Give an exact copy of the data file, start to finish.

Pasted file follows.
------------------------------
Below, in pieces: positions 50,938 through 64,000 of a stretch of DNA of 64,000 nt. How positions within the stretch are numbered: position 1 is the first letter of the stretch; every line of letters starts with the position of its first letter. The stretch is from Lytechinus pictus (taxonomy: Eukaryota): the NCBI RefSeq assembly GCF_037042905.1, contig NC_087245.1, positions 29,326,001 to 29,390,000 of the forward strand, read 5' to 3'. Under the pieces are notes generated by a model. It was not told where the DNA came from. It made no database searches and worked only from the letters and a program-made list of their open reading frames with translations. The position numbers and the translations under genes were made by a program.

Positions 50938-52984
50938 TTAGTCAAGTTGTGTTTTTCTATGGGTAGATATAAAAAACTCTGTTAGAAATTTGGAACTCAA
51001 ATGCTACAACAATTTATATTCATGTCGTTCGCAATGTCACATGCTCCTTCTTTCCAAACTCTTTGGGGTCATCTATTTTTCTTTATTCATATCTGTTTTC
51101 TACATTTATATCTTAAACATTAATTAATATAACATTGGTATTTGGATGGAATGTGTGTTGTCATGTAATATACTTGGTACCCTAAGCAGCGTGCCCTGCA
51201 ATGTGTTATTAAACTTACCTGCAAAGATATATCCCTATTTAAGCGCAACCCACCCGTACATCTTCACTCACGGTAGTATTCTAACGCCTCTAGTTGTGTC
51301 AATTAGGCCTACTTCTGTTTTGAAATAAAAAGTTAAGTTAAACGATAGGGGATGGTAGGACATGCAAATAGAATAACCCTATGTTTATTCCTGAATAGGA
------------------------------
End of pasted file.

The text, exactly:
Below, in pieces: positions 50,938 through 64,000 of a stretch of DNA of 64,000 nt. How positions within the stretch are numbered: position 1 is the first letter of the stretch; every line of letters starts with the position of its first letter. The stretch is from Lytechinus pictus (taxonomy: Eukaryota): the NCBI RefSeq assembly GCF_037042905.1, contig NC_087245.1, positions 29,326,001 to 29,390,000 of the forward strand, read 5' to 3'. Under the pieces are notes generated by a model. It was not told where the DNA came from. It made no database searches and worked only from the letters and a program-made list of their open reading frames with translations. The position numbers and the translations under genes were made by a program.

Positions 50938-52984
50938 TTAGTCAAGTTGTGTTTTTCTATGGGTAGATATAAAAAACTCTGTTAGAAATTTGGAACTCAA
51001 ATGCTACAACAATTTATATTCATGTCGTTCGCAATGTCACATGCTCCTTCTTTCCAAACTCTTTGGGGTCATCTATTTTTCTTTATTCATATCTGTTTTC
51101 TACATTTATATCTTAAACATTAATTAATATAACATTGGTATTTGGATGGAATGTGTGTTGTCATGTAATATACTTGGTACCCTAAGCAGCGTGCCCTGCA
51201 ATGTGTTATTAAACTTACCTGCAAAGATATATCCCTATTTAAGCGCAACCCACCCGTACATCTTCACTCACGGTAGTATTCTAACGCCTCTAGTTGTGTC
51301 AATTAGGCCTACTTCTGTTTTGAAATAAAAAGTTAAGTTAAACGATAGGGGATGGTAGGACATGCAAATAGAATAACCCTATGTTTATTCCTGAATAGGA